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{Reader’s Life} How to Hide What You’re Reading in Public

How to hide what you're reading in public | Book Dr.

Why might you want to hide what you’re reading?

Once, a friend and I broke up with boyfriends the same week. We had actually met through these same boyfriends. It was rough.

However, we were both readers so we grabbed at the first solution we thought of. “Let’s go get breakup books,” we said, and headed out the Grove, that gigantic outdoor mall in the center of Los Angeles, about 5 minutes away from my apartment at the time.

We did not hold back. An hour or so later, we emerged from the enormous Barnes & Noble, plastic bags stretched taut with bright-colored paperbacks promising to turn us into happy single ladies on the prowl in no time.

And then we ran into her boss.

Thankfully we did have bags, but even so -after a few minutes of chatting with the boss chat, her boss went rogue.

“What did you get?” she asked, starting to reach for one of our bags. We cowered and backed away.

“You know, nothing much,” my friend said. “Nice to see you!”

We evaporated.

This was not the first time that I craved reading privacy.

In graduate school, I often read books that were a bit, shall we say, awkward to carry around in public.

Books with titles like Never Good Enough. These titles, meant to help people plagued with shame and perfectionism, seemed to think nothing of shaming and poking at their readers’ wounds with insane covers.

I submit exhibit A:

never good enough book dr caroline donahue

Honestly, this version is better than the one I read. I remember the title being all caps, bright red. This looks a bit softer, more playful even.

There are many reasons you might not want to walk around with books on display. Anyone reading self help probably wants some privacy. Whenever I’ve been nursing a broken heart or dealing with grief over the death of a job, a pet, a dream, or a loved one, I’ve been raw, to say the least. I don’t want to chat about what I’m reading. I want to hide what I’m reading and keep myself together by applying the words like balm on my ragged self. And sometimes only books will do. We can regulate the pace of the conversation, you can put a book down when it’s getting to intense, and just breathe.

This is ok. In fact, sometimes it’s the very best thing you can do.

Which leads me to this…

Let’s cover the obvious first: Kindle or iPad (or whichever device you choose.)

It’s true. There were no Kindles when my friend and I got sideswiped by her boss. And there definitely weren’t back around the turn of the millennium when I was getting my masters. So, in the past ten years, e-readers have changed the way we consume self-help. No more must you parade your inner self around out in public.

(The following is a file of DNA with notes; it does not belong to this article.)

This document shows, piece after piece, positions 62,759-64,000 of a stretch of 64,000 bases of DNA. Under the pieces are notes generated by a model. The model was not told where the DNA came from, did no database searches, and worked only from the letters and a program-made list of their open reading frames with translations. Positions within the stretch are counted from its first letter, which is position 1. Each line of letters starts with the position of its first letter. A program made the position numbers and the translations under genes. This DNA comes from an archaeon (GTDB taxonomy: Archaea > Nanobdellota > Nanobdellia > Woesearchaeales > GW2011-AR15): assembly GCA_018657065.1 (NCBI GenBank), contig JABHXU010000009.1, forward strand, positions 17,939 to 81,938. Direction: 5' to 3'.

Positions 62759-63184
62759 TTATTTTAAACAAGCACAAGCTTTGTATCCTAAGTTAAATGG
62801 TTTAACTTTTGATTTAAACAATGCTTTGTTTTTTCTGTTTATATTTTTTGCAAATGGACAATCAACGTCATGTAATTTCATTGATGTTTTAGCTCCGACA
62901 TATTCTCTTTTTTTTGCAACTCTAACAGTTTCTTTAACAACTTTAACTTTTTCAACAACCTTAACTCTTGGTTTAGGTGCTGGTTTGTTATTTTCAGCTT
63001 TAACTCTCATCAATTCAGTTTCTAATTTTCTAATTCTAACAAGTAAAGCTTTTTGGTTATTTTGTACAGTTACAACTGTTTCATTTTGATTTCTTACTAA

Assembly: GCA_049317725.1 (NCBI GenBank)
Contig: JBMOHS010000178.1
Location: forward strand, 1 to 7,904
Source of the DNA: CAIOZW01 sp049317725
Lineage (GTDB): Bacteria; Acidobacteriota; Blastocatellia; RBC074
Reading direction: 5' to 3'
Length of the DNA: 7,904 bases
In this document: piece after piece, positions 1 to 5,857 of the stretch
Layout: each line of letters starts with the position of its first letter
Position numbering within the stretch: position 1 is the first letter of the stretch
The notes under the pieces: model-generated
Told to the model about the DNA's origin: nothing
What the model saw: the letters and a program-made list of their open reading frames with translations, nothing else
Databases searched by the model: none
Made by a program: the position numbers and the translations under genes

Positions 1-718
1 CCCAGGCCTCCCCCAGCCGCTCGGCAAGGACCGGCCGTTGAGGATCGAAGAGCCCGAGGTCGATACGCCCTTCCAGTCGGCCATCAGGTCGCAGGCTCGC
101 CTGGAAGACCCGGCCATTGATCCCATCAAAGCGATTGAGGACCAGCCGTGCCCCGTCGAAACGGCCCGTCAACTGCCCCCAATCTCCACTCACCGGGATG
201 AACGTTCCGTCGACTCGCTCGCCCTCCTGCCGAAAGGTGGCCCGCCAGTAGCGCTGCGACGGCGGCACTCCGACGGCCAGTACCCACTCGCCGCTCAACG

Sure, it’s fantastic to read novels in restaurants and hope some debonair thing offers a glass of wine to discuss your reading. But that is unlikely to happen while reading Never Good Enough, When Things Fall Apart (how many times has that book been my best friend?), or if you want to read Escape From Cubicle Nation in the office cafeteria during your lunch hour.

Yep- if you haven’t bought the book yet, getting it on Kindle is an excellent call.

But what if you don’t have an eReader? What if you’re just not into them?

How can you hide what you’re reading if it’s a physical book?

I’m glad you asked. Just because you prefer a physical book doesn’t mean you have to be exposed to the world. Your best bet is…

Buy the book in hardback.

Yes, you heard me right. Look it up used on Amazon and buy an old hardback copy.

Why might you do that? Because you can take the jacket off. You can even throw it away.  Do you think anyone can tell what book this is?

How to hide what you're reading in public | the Book Dr.

Ok yes, if you’re super sneaky and get up close to read the spine, you can. But from across the room? Nope.

**Bonus- removing the color scheme of the jacket removes the context of the book. This book presents as a novel. Maybe something like Henry James. There are no pastels or wavy lines or pictures of people looking downcast on the cover. This will go right under the radar. I tested it… no discussions were initiated, no questions, nada during my lunch.

It was lovely- I felt safe to read and enjoy without feeling worried about the perceptions of others in the room. Maybe they wouldn’t have noticed at all, but I felt safer, and I enjoyed the book much more.

But, you may ask, what if I already own the book? I don’t want to buy another copy in hardcover!!

Of course not.

So for you, option 3…

Remember the old school brown paper bag textbook covers made out of shopping bags?

I do, too. That is definitely an option, excellent if you’d like to doodle all over the cover.

However, I was so charmed by this young man’s tutorial about how to make a fabric book cover in less than 5 minutes, I just had to share:

If you, like me, have a lot of fabric laying around from unfinished projects, perhaps your mind will be blown on this one like mine was. I see myself covering books left and right… This looks so tactile and satisfying.

And I love the idea of treating a book well that is taking care of me.

Our selves can get pretty beat up from time to time in life. The act of wrapping a book in some beautiful fabric feels like a ritual to wrap up the part of me that is needing support and love.

Let’s all take good care of ourselves, and do what we need to do out in the world to make it a comfortable place to be, even when we might be having a hard time.

I hope this helps you read wherever you m ay want to… bus stops, doctor’s offices, restaurants, bars, airplanes… anywhere you need some gentle care.

What books do you prefer to keep private? Do let me know in the comments, or drop me a line at info [at] carolinedonahue [dot] com

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